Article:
Statement by ACE President Ted Mitchell on Final Title IX Regulations
May 06, 2020

​“The Department of Education is not living in the real world. As a result of the pandemic, virtually every college and university in the country is closed. Choosing this moment to impose the most complex and challenging regulations the agency has ever issued reflects appallingly poor judgment.

We pleaded with the department to hold off issuing these regulations at a time when campuses across America are shuttered until further notice. Faculty, staff, and students are doing their best to adjust teaching, learning, and research to a new world without any personal interaction. It is a time of high stress, heroic efforts, and extraordinary adaptation.

Today’s release of these regulations, with an incomprehensible mandate to fully implement them by August 14 is as cruel as it is counter-productive. The department certainly knows how involved and complicated these regulations will be for our colleges and universities because it has taken it nearly three years to develop them. Typically, the Department of Education gives colleges and universities at least eight months to implement new regulations. But in this case the department expects colleges and universities to implement them in just over three months, and when the institutions are closed. This is irrational, unrealistic, and completely at odds with the Trump administration’s oft-repeated statement to tread lightly when imposing complex new regulations.   

We urgently implore the department to re-think this. If it does nothing else, the department should postpone the effective date to the summer of 2021 to enable sensible planning and adoption of campus processes and procedures.

Even in normal times, implementing these Title IX regulations was sure to be enormously complex and burdensome. There is no magic wand that will enable campuses to put these new regulations into effect. Doing it effectively requires coordinated, intensive, in-person effort across multiple campus departments and constituencies, including students, to identify, review, and change existing policies and procedures in a considered and sensible manner. But this is practically impossible right now, and surely will remain so into the summer.

As for the substance of the regulations, we are disappointed that they fail to address serious concerns expressed by ACE and our member institutions who must implement them. The regulations will undermine college and university efforts to effectively, fairly, and compassionately combat sexual harassment and treat both parties equitably when investigating and resolving campus sexual harassment and assault cases.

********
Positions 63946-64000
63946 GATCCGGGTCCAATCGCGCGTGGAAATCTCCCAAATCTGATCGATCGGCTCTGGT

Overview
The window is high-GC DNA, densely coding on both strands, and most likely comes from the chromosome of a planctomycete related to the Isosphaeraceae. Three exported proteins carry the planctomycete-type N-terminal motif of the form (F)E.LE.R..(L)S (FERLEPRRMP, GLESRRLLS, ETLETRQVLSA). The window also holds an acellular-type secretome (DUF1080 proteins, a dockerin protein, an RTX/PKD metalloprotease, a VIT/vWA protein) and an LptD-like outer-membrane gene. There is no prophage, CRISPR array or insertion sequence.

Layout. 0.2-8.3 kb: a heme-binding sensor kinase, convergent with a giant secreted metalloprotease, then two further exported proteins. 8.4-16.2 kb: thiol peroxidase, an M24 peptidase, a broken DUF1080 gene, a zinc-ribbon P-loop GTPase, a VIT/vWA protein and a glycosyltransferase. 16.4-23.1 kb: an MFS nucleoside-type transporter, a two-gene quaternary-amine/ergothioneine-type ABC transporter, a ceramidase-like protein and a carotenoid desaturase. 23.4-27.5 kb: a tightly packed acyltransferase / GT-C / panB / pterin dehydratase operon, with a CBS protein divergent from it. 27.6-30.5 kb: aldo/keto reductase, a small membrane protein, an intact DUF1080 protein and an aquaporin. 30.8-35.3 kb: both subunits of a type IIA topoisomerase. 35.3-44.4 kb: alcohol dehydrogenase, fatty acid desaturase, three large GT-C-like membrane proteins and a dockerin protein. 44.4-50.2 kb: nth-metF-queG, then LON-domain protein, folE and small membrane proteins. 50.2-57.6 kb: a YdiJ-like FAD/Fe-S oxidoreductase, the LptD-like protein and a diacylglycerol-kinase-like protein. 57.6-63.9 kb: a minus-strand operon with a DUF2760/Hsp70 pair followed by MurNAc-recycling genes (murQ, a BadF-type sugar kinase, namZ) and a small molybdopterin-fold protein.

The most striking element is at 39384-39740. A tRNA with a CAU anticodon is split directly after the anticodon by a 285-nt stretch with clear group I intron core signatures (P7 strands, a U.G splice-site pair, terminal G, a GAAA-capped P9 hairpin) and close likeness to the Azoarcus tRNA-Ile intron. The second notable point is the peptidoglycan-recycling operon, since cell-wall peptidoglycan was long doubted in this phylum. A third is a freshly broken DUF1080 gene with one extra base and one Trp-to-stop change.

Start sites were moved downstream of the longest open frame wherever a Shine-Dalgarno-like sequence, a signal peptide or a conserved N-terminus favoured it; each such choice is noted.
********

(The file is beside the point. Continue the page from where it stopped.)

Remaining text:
This package of mandates represents the worst in regulatory overreach. The department’s extraordinary micromanagement is likely to heighten confusion and concern, discourage survivors from coming forward, and impose on every campus in America a “one size fits all,” court-like framework that is antithetical to the campus educational environment and institutional disciplinary processes.

When we submitted our Jan. 30, 2019, comments on the proposed regulations, we stressed this central concern about the problems associated with the imposition of such a legalistic process. We made a series of recommendations to address the problematic areas of the proposed regulations, such as the proposal to require that live hearings permit direct court-like cross-examination of both the survivor and the accused by the other party’s advisor. This type of highly contentious, hostile, and emotionally traumatizing approach has obvious drawbacks.

We urged the Department of Education to remove the mandate for confrontational cross-examinations during live hearings, and offered sensible alternatives that could be permitted, such as a process whereby parties ask the presiding panel or individual presiding over the hearing to pose follow-up questions requested by the other party. We also emphasized the need to provide flexibility to institutions, including being able to use investigative and decision-making models that may not culminate in a live court-like hearing, but still permit each party to test the credibility of the other party and witnesses.

We are continuing to review the 2,033-page package, but, based on our initial read, we are dismayed that the final rule rejects virtually all of our recommendations and turns student disciplinary proceedings into legal tribunals that will tip the scales in favor of those who can afford to pay for high-priced legal pit bulls. In addition and especially in the current crisis, as we stressed above, the dictate that institutions revamp current Title IX procedures in just the next few months in order to put these dramatic and ill-advised changes in place is also very troublesome.

Colleges and universities will continue to strive to create and maintain campus environments that are safe, supportive, and responsive for all students. Indeed, the requirement to provide campus disciplinary proceedings that are prompt and equitable is at the heart of Title IX, and what all institutions strive to achieve. It is deeply disturbing that these regulations, far from aiding that effort, actually make it more difficult for institutions to do the right thing and effectively and compassionately address the scourge of campus sexual assault.”

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Jon Riskind
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